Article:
Houston Parks and Recreation indicated that it would support a tree inventory and planting initiative, after we shared the temperature readings from the pilot study. This city department is responsible for granting permits for any tree planted on public property, such as bus stops.
"We would need additional staff to perform the inventory ourselves, but if METRO has an opportunity to inventory potential planting spaces, the Parks & Recreation Department will provide as much support as we can," Jeremey Burkes, the City Forester, wrote in an email.
Burkes implied that METRO would need to take the lead.
Other departments like Public Works, The Planning Department and the Mayor's Office of Sustainability and Resilience may need to step in as partners too.
This wouldn't be the first time that METRO and the city have worked on a big project together, said Christof Spieler, a transportation expert and former METRO board member. He pointed to a recent program to make all bus stops compliant with federal disability standards as an example of successful coordination.
"The fact that METRO has been able to make so many stops accessible in a relatively quick period of time was only possible because the City played a big role in streamlining that process," Spieler said.
He said agencies failing to collaborate and address the issue of heat means riders will continue to suffer.
"Ultimately, riders shouldn’t have to care about that," Spieler said. "It’s not fair to say it’s too much work to have them work with each other. That’s utterly irrational. They all ought to get their act together and work together."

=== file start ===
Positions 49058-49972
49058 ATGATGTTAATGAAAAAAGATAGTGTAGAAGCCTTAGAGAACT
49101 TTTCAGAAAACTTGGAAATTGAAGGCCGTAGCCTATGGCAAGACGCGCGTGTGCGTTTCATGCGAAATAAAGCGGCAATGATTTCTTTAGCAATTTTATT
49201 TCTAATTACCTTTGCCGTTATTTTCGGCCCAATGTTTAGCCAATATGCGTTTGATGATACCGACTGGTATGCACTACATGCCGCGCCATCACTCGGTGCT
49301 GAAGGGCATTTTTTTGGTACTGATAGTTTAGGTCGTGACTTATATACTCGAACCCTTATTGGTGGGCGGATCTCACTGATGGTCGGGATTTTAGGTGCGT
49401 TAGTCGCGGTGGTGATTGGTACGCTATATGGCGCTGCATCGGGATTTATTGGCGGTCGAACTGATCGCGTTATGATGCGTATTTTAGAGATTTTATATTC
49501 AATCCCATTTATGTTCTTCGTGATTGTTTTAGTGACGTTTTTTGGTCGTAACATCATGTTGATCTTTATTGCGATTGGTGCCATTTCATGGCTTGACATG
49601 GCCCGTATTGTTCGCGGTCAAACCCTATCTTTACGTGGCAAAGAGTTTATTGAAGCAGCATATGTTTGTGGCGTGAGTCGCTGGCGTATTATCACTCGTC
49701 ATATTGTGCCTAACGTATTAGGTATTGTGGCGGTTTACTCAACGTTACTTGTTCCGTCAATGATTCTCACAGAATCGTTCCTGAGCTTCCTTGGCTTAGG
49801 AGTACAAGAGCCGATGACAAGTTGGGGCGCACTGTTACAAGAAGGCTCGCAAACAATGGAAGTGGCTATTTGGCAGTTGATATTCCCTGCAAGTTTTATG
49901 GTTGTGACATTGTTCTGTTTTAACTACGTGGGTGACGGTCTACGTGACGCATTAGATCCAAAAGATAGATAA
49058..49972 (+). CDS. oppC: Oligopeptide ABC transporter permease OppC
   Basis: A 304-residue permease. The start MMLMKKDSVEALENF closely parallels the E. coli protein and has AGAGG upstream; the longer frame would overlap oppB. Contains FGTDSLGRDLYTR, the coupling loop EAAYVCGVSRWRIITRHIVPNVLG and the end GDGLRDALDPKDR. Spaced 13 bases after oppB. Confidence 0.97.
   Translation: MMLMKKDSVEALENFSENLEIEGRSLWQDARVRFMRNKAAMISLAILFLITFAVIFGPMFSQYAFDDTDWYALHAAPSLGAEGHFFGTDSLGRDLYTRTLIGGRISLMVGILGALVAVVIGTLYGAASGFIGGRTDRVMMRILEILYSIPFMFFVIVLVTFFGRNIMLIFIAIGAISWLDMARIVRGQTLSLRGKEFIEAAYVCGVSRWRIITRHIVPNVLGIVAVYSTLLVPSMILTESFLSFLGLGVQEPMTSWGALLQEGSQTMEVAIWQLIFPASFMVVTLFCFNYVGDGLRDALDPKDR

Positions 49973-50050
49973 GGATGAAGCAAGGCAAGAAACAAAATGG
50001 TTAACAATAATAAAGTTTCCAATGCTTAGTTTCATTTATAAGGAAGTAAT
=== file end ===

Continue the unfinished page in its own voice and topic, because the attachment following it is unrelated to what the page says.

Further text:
Millions and millions of trees
The City of Houston already has a massive tree planting initiative underway, as part of its plans to address climate change. In 2020, officials set the goal of planting 4.6 million trees in the next decade, as a way to offset carbon emissions and cool the neighborhoods most affected by heat.
A city-wide heat mapping in 2020 study found that Gulfton, in Southwest Houston, was the hottest neighborhood by up to 17 degrees. Temperatures were the highest in neighborhoods with more concrete and fewer trees.
A big motivation behind this city-led tree goal is to reduce these heat inequities, also known as the urban heat island effect. The city is 1.5 million trees into the goal, which includes trees planted by outside organizations and government partners. These trees have largely been planted in parks, bayous and medians, according to interviews with partner organizations and a records request from the Parks & Recreation Department.
However, these trees are sorely needed on sidewalks, major transit streets and bus stops — areas where pedestrians are walking or transit riders are waiting.
The mayor's office is coordinating the tree planting, but three years into the goal and there's still no heat strategy. Only this year did the city launch an online tool to track where trees are planted.
Priya Zachariah, the Chief Resilience and Sustainability Officer, said developing a strategy around where to plant trees is the next step.
"We’re in the process of doing that outreach and education to all of our partners to have those conversations on where does it make sense when you’re thinking about heat impacts and heat islands," she said.
Deborah January-Bevers with Houston Wilderness, one of the major planting partners, said she isn't aware of these conversations happening yet.
"I don’t know anyone that’s trying to facilitate a Harris County region-wide urban heat plan," she said.